If you’re looking to get your credit score in shape or keep it there, actually checking it on a regular basis is your best bet, according to a new study by Discover. Consumers reported that their score actually went up when they checked, and as a side benefit it also had a positive spin on their financial lives.
In Discover’s study they found that 76% of those who they call “regular checkers” because they typically check their score at least seven times a year, reported that their credit score improved over the year – for some it increased greatly and for others slightly.
What if they checked their score less often? For those who check their score four to six times a year the results were similar. While just 38% of individuals who checked in to see what was going on with their credit score once a year saw the same kind of results.
Upswing in day-to-day finances
With credit scores going up for people who checked their scores often, you may be wondering if it had an impact on their everyday financial health and the answer is yes. Discover found that 73% of people who are regular score checkers reported that doing so had far-reaching ramifications in terms of helping them stay current on everything from paying bills on time and paying down their loans to keeping the balances on their credit cards low.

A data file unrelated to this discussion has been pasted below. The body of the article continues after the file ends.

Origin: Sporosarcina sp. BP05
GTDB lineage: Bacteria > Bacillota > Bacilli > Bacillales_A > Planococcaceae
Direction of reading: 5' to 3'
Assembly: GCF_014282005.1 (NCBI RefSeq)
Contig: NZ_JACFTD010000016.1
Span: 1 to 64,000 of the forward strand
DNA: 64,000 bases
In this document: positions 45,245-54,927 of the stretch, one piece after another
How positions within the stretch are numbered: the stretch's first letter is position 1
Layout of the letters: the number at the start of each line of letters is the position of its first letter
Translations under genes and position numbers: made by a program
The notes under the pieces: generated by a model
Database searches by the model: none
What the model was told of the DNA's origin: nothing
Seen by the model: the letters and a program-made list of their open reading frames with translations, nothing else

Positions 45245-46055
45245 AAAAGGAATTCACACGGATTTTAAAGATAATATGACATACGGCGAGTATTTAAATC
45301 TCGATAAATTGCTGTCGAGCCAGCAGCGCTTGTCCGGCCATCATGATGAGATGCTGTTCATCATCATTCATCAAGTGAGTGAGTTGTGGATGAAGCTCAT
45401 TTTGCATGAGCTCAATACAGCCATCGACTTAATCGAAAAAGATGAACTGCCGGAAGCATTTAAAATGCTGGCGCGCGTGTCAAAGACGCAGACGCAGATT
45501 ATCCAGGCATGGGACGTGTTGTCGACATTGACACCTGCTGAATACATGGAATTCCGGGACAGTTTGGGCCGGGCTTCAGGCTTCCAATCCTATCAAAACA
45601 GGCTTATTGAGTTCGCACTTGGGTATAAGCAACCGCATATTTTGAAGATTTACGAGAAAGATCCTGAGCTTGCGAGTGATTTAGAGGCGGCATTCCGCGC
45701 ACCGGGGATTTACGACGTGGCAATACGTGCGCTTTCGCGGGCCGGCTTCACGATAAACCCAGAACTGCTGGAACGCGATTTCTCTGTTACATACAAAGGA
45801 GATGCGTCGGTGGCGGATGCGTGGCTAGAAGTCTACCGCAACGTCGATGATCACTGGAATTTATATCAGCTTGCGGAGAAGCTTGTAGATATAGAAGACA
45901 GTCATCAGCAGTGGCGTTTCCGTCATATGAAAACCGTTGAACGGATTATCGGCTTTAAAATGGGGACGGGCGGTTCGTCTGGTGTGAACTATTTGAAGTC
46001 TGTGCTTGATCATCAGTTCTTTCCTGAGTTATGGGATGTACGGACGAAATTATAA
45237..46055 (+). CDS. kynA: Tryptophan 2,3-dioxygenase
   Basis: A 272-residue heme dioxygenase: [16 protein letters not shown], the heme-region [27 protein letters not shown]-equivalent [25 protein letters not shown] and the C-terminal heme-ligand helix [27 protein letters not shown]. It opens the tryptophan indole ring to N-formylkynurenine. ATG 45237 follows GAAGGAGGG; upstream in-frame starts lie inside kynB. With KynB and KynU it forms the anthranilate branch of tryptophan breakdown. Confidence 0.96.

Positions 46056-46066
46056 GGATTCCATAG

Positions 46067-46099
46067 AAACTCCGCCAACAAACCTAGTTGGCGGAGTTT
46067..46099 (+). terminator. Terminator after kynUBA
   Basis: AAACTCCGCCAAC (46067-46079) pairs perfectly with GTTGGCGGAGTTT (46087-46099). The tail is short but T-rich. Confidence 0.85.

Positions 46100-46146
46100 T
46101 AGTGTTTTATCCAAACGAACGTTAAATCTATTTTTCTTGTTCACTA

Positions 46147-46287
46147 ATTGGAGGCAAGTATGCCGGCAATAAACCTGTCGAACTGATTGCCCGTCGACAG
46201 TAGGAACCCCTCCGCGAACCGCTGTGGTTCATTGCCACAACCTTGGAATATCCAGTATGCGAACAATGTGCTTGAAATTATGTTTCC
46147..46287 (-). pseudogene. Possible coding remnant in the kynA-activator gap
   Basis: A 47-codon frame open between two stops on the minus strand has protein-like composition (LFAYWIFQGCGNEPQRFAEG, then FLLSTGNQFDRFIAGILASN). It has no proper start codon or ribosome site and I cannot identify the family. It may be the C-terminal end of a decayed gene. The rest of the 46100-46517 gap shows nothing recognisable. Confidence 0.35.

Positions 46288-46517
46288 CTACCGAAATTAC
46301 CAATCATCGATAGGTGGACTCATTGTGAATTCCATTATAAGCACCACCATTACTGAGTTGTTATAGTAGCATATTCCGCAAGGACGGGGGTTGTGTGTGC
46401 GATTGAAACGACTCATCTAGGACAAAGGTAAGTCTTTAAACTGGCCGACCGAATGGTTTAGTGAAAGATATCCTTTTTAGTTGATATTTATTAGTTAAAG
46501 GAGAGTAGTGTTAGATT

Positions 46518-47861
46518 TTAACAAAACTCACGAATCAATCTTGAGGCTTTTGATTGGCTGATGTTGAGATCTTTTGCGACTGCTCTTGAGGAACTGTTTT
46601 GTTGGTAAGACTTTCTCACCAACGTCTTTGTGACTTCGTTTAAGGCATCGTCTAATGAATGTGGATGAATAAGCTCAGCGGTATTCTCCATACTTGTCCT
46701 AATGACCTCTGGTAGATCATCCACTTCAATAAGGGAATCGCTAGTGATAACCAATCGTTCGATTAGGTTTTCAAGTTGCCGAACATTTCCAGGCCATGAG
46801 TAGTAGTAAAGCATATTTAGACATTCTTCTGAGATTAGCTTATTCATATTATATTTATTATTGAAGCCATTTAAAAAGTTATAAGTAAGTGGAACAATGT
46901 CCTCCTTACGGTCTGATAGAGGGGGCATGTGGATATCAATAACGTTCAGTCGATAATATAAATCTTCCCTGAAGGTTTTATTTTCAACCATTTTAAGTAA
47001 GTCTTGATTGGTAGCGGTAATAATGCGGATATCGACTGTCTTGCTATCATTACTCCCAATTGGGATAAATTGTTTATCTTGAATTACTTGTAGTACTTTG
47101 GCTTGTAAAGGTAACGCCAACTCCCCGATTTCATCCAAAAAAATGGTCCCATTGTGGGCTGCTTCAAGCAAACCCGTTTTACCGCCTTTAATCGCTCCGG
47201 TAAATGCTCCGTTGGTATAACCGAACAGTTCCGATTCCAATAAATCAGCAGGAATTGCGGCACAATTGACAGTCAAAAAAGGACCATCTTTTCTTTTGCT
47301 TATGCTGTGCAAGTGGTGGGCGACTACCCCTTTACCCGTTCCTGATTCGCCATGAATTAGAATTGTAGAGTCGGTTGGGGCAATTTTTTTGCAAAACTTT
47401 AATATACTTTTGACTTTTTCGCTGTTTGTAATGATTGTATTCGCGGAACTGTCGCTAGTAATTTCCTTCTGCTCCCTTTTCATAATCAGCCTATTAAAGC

On the other hand, 44% of people who had checked their credit score just once over the past year saw the same kinds of positive effect on their behavior.
Underestimating credit scores
What impact do consumers believe their credit score has on their daily lives? While 74% said that they felt like their credit standing was important, just 54% believed that it actually played an important role in their day-to-day financial lives.
This trend continues with a whopping 64% believing that their credit standing had no or very little effect on getting a job, while 47% believed that it didn’t make a difference when it came to getting a good insurance rate or renting an apartment. And 32% believed it wouldn’t affect getting a student or personal loan.
What about getting a credit card? When asked 29% said it wouldn’t affect their chances, and 25% believed it wouldn’t impact their chances of leasing or buying a car.
For Discover, helping people see what effect their credit standing has on their life is critical to increasing financial health. “Checking your credit score is one of the simplest things that anyone can do to get on the path to understanding their credit health,” said Julie Loeger, executive vice president and chief marketing officer at Discover. “But checking is just the first step. One of the reasons we launched Discover Credit Scorecard is to help people stay on top of their credit by gaining more knowledge of key factors that go into their score.”
Consumers can get their free FICO score on the Discover website whether or not they are a Discover cardholder. The Discover survey was conducted in March of 2016 with 2,000 consumers over the age of 18.